Gulf of Mexico
Example of synergism in coastal restoration. Fish move among complex habitats such as seagrass meadows and salt marshes in coastal seascapes (dark gray arrows). By restoring these habitats in close proximity to one another we might improve the habitat values, productivity, and carrying capacity of coastal seascapes for fish and fisheries (light gray arrows and ellipses). Symbols courtesy of the Integration and Application Network, https://ian.umces.edu/symbols.

LA - Ten years of Gulf Coast ecosystem restoration projects since the Deepwater Horizon oil spill

In 2020, the National Academies of Sciences, Engineering, and Medicine (NASEM) Gulf Research Program created the Committee on Long-Term Environmental Trends in the Gulf of Mexico. Our committee was tasked to consider the synthesis of additive, synergistic, and antagonistic cumulative effects resulting from ecosystem restoration following the 2010 Deepwater Horizon(DWH) oil spill.

This anticipated multidecadal restoration was made possible by dedicated settlement monies, distributed over the past decade as governed by the RESTORE Act of 2012 and other legal vehicles, which are today approaching one-half spent or committed. Thus, in our view, it is important to take stock of progress and, looking forward, to make recommendations regarding strategies for evaluation and management.

It is timely to examine the collective effects of coastal restoration across the five US states because the spatial and temporal coordination of restoration throughout a geographic region can substantially increase the return on investment (1). By the end of 2021, more than 570 environmental restoration projects were underway or completed. These included at least 152 focused on habitat restoration and enhancement, 82 on species restoration, and 47 on water-quality restoration and management, conducted by numerous state, federal, nonprofit, and other entities.

Synergistic and antagonistic interactions are a basic and cross-cutting concept addressed throughout our recent report (2). Ecological synergies occur when, for instance, living vegetated shoreline and oyster reef restorations interact to create seagrass meadows between them, or seagrass meadows and salt marshes interact to increase fish productivity (3). Conversely, coastal restoration utilizing freshwater and sediment diversions of river water could prove to have antagonistic effects. While mineral sediments may increase wetland volume and area, the changes in salinity, water quality, and substrate could be deleterious for marsh persistence, oysters, and other estuarine biota in the diversion area (46).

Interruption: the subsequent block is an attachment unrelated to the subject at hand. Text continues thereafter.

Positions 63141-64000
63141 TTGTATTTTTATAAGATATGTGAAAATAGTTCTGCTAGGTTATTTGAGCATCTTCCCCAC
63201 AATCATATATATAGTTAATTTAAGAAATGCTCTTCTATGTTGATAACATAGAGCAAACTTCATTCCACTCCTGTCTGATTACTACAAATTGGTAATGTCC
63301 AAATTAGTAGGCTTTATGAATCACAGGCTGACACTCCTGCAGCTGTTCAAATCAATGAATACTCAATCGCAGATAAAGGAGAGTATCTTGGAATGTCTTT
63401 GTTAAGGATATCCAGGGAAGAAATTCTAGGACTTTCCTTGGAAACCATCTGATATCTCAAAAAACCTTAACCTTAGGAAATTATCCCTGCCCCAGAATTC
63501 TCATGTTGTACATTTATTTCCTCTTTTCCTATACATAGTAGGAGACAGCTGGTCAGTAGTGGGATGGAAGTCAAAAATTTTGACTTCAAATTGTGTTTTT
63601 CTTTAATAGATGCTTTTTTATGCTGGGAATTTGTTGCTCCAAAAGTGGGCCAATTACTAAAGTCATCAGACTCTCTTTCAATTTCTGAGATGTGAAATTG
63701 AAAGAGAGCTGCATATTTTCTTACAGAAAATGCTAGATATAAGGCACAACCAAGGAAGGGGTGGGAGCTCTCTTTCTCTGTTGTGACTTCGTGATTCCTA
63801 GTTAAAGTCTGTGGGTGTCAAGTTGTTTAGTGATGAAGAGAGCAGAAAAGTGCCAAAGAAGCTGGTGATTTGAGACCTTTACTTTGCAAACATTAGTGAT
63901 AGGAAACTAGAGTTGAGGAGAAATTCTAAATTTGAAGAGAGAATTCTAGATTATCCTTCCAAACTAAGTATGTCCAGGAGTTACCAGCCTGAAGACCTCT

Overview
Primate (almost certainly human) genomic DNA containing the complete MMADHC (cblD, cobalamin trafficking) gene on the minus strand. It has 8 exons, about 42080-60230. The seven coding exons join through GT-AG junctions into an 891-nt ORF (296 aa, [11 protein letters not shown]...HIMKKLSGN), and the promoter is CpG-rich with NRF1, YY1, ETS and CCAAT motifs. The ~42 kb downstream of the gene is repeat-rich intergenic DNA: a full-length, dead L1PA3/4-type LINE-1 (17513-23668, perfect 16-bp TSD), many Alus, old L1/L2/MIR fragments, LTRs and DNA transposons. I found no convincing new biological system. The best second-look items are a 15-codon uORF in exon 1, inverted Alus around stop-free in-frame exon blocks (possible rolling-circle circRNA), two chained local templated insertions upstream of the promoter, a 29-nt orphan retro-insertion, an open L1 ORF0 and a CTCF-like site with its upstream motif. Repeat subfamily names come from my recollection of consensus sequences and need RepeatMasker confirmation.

A robust consideration of restoration-related changes must also include the impacts of acute events (e.g., hurricanes) and long-term environmental trends (e.g., sea-level rise) on the valuable resources along the dynamic, spatially variable coastline of the US Gulf of Mexico (GoM). Yet, while the US West and East Coasts have hosted environmental synthesis centers since 1995 and 2011, respectively, the Gulf Coast does not have a scientific body performing similar functions. Here we argue that the time for synthesis of data and products from GoM restoration projects is now and the need is urgent.

One way to synthesize and evaluate large-scale restoration involves applying the concept of cumulative effects. The cumulative effects of restoration are the collective additive, synergistic, antagonistic, or null effects of all restoration activities that occur within a setting defined by common or connected characteristics of hydrology, geomorphology, ecology, ecological function, and biodiversity. There remain three critical challenges to the measurement of effects that must be addressed to encompass the full cumulative effects of large-scale restoration:

1). understanding and accounting for synergistic and antagonistic effects of restoration;

2) incorporating long-term trends and acute events in background environmental conditions; and

3) evaluating the spatial and temporal scale of restoration effects relative to other environmental changes.